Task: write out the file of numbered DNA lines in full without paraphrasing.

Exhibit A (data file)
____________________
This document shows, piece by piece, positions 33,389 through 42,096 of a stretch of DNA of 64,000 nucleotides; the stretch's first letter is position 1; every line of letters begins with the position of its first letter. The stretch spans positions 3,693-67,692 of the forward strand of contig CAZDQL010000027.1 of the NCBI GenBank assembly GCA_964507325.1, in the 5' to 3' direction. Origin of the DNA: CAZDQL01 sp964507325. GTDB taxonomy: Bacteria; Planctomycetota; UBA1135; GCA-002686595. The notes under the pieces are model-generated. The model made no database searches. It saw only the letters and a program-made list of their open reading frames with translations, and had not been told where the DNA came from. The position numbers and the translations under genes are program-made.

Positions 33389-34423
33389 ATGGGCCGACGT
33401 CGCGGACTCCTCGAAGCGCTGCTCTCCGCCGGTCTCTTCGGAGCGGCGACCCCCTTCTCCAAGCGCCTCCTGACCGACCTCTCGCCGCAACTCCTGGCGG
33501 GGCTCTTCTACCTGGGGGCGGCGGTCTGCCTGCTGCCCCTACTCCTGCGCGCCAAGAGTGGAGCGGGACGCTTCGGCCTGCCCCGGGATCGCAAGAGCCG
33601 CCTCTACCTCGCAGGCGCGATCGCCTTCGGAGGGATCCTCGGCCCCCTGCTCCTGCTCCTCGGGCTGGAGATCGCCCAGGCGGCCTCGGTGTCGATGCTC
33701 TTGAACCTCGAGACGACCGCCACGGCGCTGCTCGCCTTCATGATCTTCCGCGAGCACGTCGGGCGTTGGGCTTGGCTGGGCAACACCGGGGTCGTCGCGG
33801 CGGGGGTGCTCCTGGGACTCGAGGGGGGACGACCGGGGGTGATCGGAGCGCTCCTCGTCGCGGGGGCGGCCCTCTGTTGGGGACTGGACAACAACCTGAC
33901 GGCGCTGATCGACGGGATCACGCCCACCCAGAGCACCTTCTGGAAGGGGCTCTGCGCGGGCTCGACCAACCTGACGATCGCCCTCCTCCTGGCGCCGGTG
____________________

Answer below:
This document shows, piece by piece, positions 33,389 through 42,096 of a stretch of DNA of 64,000 nucleotides; the stretch's first letter is position 1; every line of letters begins with the position of its first letter. The stretch spans positions 3,693-67,692 of the forward strand of contig CAZDQL010000027.1 of the NCBI GenBank assembly GCA_964507325.1, in the 5' to 3' direction. Origin of the DNA: CAZDQL01 sp964507325. GTDB taxonomy: Bacteria; Planctomycetota; UBA1135; GCA-002686595. The notes under the pieces are model-generated. The model made no database searches. It saw only the letters and a program-made list of their open reading frames with translations, and had not been told where the DNA came from. The position numbers and the translations under genes are program-made.

Positions 33389-34423
33389 ATGGGCCGACGT
33401 CGCGGACTCCTCGAAGCGCTGCTCTCCGCCGGTCTCTTCGGAGCGGCGACCCCCTTCTCCAAGCGCCTCCTGACCGACCTCTCGCCGCAACTCCTGGCGG
33501 GGCTCTTCTACCTGGGGGCGGCGGTCTGCCTGCTGCCCCTACTCCTGCGCGCCAAGAGTGGAGCGGGACGCTTCGGCCTGCCCCGGGATCGCAAGAGCCG
33601 CCTCTACCTCGCAGGCGCGATCGCCTTCGGAGGGATCCTCGGCCCCCTGCTCCTGCTCCTCGGGCTGGAGATCGCCCAGGCGGCCTCGGTGTCGATGCTC
33701 TTGAACCTCGAGACGACCGCCACGGCGCTGCTCGCCTTCATGATCTTCCGCGAGCACGTCGGGCGTTGGGCTTGGCTGGGCAACACCGGGGTCGTCGCGG
33801 CGGGGGTGCTCCTGGGACTCGAGGGGGGACGACCGGGGGTGATCGGAGCGCTCCTCGTCGCGGGGGCGGCCCTCTGTTGGGGACTGGACAACAACCTGAC
33901 GGCGCTGATCGACGGGATCACGCCCACCCAGAGCACCTTCTGGAAGGGGCTCTGCGCGGGCTCGACCAACCTGACGATCGCCCTCCTCCTGGCGCCGGTG